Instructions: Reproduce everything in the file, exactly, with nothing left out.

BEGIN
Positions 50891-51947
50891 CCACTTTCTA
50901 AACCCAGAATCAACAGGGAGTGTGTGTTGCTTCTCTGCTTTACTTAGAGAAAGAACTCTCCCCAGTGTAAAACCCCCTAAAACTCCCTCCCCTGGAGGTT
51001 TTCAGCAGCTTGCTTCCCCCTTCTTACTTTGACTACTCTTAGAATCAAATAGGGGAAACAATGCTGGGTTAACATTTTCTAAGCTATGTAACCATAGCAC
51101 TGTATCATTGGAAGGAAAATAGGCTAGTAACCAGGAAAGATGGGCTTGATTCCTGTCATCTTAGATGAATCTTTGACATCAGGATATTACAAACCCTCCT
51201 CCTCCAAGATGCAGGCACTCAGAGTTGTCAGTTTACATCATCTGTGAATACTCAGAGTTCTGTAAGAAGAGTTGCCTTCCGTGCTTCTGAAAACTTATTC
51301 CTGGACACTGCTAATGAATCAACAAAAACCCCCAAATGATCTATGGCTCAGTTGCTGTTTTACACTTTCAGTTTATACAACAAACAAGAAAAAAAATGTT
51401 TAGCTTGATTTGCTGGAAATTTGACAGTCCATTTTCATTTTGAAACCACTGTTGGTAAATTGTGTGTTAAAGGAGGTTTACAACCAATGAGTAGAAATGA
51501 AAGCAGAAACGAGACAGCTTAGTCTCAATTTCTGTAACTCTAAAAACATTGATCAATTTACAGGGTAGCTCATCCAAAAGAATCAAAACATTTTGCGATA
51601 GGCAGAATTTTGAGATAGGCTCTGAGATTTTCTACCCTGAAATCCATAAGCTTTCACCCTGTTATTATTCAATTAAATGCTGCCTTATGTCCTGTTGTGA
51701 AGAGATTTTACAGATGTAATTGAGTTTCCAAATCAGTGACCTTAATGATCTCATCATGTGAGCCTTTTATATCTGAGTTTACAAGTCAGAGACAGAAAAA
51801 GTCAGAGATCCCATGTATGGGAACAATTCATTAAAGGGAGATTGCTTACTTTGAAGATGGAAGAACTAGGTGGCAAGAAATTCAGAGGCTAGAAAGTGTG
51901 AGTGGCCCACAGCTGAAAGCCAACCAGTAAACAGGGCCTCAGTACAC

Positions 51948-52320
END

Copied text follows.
Positions 50891-51947
50891 CCACTTTCTA
50901 AACCCAGAATCAACAGGGAGTGTGTGTTGCTTCTCTGCTTTACTTAGAGAAAGAACTCTCCCCAGTGTAAAACCCCCTAAAACTCCCTCCCCTGGAGGTT
51001 TTCAGCAGCTTGCTTCCCCCTTCTTACTTTGACTACTCTTAGAATCAAATAGGGGAAACAATGCTGGGTTAACATTTTCTAAGCTATGTAACCATAGCAC
51101 TGTATCATTGGAAGGAAAATAGGCTAGTAACCAGGAAAGATGGGCTTGATTCCTGTCATCTTAGATGAATCTTTGACATCAGGATATTACAAACCCTCCT
51201 CCTCCAAGATGCAGGCACTCAGAGTTGTCAGTTTACATCATCTGTGAATACTCAGAGTTCTGTAAGAAGAGTTGCCTTCCGTGCTTCTGAAAACTTATTC
51301 CTGGACACTGCTAATGAATCAACAAAAACCCCCAAATGATCTATGGCTCAGTTGCTGTTTTACACTTTCAGTTTATACAACAAACAAGAAAAAAAATGTT
51401 TAGCTTGATTTGCTGGAAATTTGACAGTCCATTTTCATTTTGAAACCACTGTTGGTAAATTGTGTGTTAAAGGAGGTTTACAACCAATGAGTAGAAATGA
51501 AAGCAGAAACGAGACAGCTTAGTCTCAATTTCTGTAACTCTAAAAACATTGATCAATTTACAGGGTAGCTCATCCAAAAGAATCAAAACATTTTGCGATA
51601 GGCAGAATTTTGAGATAGGCTCTGAGATTTTCTACCCTGAAATCCATAAGCTTTCACCCTGTTATTATTCAATTAAATGCTGCCTTATGTCCTGTTGTGA
51701 AGAGATTTTACAGATGTAATTGAGTTTCCAAATCAGTGACCTTAATGATCTCATCATGTGAGCCTTTTATATCTGAGTTTACAAGTCAGAGACAGAAAAA
51801 GTCAGAGATCCCATGTATGGGAACAATTCATTAAAGGGAGATTGCTTACTTTGAAGATGGAAGAACTAGGTGGCAAGAAATTCAGAGGCTAGAAAGTGTG
51901 AGTGGCCCACAGCTGAAAGCCAACCAGTAAACAGGGCCTCAGTACAC

Positions 51948-52320